[00:54:12] Jordan Harbinger: Social networks can seemingly spread good ideas, bad ideas, political ideas, smoking, right back pain, suicide clusters, or something you mentioned in the book. The back pain thing was interesting though. Tell us about that. That was kind of out of — I didn't see that one coming.
[00:54:27] Nicholas Christakis: Well, I mean, the thing is there are these diseases which are called culture bound syndromes, which are our diseases, which are very typical of a particular cultural group in which so far as we can tell, have no physiologic basis. Now, when we look at other cultural groups, we can think, oh, those people are nuts.
[00:54:43] For example, there's this illness in certain countries in Asia, where a man becomes convinced that his penis is disappearing and it's being drawn up into his body. And there is no physiologic basis for this belief. And the penis is not in fact disappearing, but the treatment for this condition is to have a trusted family member hold the penis 24 hours a day to make sure that it doesn't recede. It's a sort of psychological kind of belief system. And you can have outbreaks of this condition. Like you have epidemics of this condition, right? Now, we look at that and we think—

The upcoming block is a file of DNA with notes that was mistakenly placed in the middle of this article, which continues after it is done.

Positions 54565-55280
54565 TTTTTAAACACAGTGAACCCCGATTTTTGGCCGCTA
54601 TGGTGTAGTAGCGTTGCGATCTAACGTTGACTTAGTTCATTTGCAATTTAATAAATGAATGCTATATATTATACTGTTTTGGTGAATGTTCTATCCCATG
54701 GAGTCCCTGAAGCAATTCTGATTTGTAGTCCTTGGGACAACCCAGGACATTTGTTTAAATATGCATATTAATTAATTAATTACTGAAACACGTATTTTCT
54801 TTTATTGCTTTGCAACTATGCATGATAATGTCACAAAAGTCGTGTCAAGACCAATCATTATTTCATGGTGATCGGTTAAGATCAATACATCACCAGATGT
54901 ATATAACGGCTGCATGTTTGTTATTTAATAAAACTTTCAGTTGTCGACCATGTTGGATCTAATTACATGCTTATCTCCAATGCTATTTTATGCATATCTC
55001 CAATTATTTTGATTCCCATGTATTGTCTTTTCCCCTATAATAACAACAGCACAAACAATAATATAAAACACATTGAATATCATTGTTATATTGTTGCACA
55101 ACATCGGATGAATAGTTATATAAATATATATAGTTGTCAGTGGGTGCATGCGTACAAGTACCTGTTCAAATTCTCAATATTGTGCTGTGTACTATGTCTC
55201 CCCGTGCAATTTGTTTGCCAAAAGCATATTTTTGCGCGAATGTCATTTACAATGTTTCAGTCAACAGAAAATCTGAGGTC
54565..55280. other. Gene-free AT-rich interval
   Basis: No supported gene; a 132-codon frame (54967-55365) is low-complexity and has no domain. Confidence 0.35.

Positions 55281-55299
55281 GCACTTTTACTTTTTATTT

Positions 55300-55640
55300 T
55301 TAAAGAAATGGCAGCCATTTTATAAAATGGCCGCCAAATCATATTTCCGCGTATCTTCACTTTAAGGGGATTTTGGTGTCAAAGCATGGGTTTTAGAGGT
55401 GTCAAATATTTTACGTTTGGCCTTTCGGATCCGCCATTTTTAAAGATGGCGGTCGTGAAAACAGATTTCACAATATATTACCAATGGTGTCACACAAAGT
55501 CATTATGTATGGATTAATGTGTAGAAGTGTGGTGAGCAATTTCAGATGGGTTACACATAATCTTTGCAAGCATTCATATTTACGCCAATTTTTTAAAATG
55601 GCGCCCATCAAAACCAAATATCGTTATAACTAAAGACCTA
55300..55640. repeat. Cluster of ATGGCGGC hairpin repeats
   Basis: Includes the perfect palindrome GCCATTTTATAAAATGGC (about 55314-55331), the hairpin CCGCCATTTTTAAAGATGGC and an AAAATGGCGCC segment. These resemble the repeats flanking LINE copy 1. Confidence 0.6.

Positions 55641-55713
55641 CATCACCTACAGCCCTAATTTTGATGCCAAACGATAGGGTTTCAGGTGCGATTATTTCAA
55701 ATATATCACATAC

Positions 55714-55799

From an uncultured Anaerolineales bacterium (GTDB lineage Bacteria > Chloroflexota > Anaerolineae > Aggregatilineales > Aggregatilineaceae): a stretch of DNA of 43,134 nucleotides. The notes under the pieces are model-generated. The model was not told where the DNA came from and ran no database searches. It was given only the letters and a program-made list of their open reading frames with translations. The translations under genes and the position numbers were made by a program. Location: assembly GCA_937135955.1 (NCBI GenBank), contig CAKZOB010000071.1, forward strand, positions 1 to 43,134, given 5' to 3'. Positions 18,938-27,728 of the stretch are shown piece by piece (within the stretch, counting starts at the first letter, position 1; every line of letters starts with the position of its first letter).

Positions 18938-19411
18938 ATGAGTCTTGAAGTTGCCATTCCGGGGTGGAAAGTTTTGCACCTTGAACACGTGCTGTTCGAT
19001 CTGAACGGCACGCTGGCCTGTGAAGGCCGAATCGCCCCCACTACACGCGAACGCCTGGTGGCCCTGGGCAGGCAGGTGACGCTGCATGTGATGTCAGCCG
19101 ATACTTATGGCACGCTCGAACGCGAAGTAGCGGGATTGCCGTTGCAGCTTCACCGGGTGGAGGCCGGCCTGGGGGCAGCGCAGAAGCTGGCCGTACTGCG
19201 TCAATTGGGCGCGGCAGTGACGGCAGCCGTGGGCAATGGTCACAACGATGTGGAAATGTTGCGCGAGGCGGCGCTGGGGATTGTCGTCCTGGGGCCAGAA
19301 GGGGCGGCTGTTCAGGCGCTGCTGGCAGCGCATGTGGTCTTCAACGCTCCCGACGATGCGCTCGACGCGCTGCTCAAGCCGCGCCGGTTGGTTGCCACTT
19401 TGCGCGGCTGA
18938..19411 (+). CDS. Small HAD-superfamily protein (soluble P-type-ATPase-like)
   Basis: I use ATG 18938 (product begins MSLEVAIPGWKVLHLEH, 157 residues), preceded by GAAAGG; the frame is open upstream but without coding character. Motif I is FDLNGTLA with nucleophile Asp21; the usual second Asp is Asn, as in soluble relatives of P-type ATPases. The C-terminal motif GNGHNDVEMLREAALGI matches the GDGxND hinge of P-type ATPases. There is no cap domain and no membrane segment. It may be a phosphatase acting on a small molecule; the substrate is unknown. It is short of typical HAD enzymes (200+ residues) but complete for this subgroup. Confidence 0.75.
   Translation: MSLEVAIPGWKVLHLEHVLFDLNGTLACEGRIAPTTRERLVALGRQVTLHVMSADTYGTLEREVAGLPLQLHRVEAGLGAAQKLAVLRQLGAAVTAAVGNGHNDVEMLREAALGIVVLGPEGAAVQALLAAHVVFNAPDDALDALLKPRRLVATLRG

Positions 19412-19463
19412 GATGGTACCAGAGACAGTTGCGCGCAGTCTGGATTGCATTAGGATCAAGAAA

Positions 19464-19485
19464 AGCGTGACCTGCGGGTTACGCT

[00:55:14] Jordan Harbinger: Have they never heard of duct tape over there?
[00:55:17] Nicholas Christakis: We look at that and we think that's nuts, but you know, they might look at us and think that's nuts. For example, we have epidemics of anorexia in our country, and this is seen in very distinctive subgroups in our population. Often, upper-middle-class white girls are particularly afflicted by this condition. It's not, of course, restricted to that group. You rarely see anorexia in very poor countries where food is scarce, and it's a bit of an odd kind of a condition. So from an outsider's perspective that might look to them, it looks like the penis disappearing story, for example. And back pain, which typically afflicts middle-aged men. And often there's no physiologic basis that we can ascertain for this condition, also might be in this category where it is a kind of a social contagion.
[00:56:00] And there was a very interesting sort of study that was done. I think that this is what you are alluding to and what got us onto this tangent is that in east and west Germany, after the reunification of Germany, I can't remember right now, which side has the lower incidence of back pain? I think east Germany—
[00:56:14] Jordan Harbinger: It was east Germany.
[00:56:15] Nicholas Christakis: —had very low levels of back pain in middle-aged men, in west Germans had high levels, a very similar population of human beings. And then after the reunification, suddenly east German back pain levels came into approximate west German levels. The author speculated a process of social contagion and the change in norms about back pain, you know, which if you have back pain, you're excused from your obligation.